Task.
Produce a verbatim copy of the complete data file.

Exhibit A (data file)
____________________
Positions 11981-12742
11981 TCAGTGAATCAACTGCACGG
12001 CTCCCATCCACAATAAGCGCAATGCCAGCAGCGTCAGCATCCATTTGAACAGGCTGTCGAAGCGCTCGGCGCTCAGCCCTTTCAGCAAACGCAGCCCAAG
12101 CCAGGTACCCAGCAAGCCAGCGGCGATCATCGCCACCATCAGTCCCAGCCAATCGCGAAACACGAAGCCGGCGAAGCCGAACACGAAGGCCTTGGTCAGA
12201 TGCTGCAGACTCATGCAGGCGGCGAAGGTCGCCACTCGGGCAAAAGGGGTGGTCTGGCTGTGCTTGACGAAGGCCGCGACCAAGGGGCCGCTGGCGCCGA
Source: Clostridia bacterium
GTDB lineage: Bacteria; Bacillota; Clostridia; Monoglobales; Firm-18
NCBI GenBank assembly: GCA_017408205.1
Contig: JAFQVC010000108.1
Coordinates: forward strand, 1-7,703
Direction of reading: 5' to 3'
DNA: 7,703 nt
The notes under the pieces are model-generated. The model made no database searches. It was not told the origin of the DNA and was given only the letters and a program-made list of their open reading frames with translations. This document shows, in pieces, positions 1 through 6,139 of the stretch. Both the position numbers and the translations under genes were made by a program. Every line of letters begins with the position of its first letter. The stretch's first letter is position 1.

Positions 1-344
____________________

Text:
Positions 11981-12742
11981 TCAGTGAATCAACTGCACGG
12001 CTCCCATCCACAATAAGCGCAATGCCAGCAGCGTCAGCATCCATTTGAACAGGCTGTCGAAGCGCTCGGCGCTCAGCCCTTTCAGCAAACGCAGCCCAAG
12101 CCAGGTACCCAGCAAGCCAGCGGCGATCATCGCCACCATCAGTCCCAGCCAATCGCGAAACACGAAGCCGGCGAAGCCGAACACGAAGGCCTTGGTCAGA
12201 TGCTGCAGACTCATGCAGGCGGCGAAGGTCGCCACTCGGGCAAAAGGGGTGGTCTGGCTGTGCTTGACGAAGGCCGCGACCAAGGGGCCGCTGGCGCCGA
Source: Clostridia bacterium
GTDB lineage: Bacteria; Bacillota; Clostridia; Monoglobales; Firm-18
NCBI GenBank assembly: GCA_017408205.1
Contig: JAFQVC010000108.1
Coordinates: forward strand, 1-7,703
Direction of reading: 5' to 3'
DNA: 7,703 nt
The notes under the pieces are model-generated. The model made no database searches. It was not told the origin of the DNA and was given only the letters and a program-made list of their open reading frames with translations. This document shows, in pieces, positions 1 through 6,139 of the stretch. Both the position numbers and the translations under genes were made by a program. Every line of letters begins with the position of its first letter. The stretch's first letter is position 1.

Positions 1-344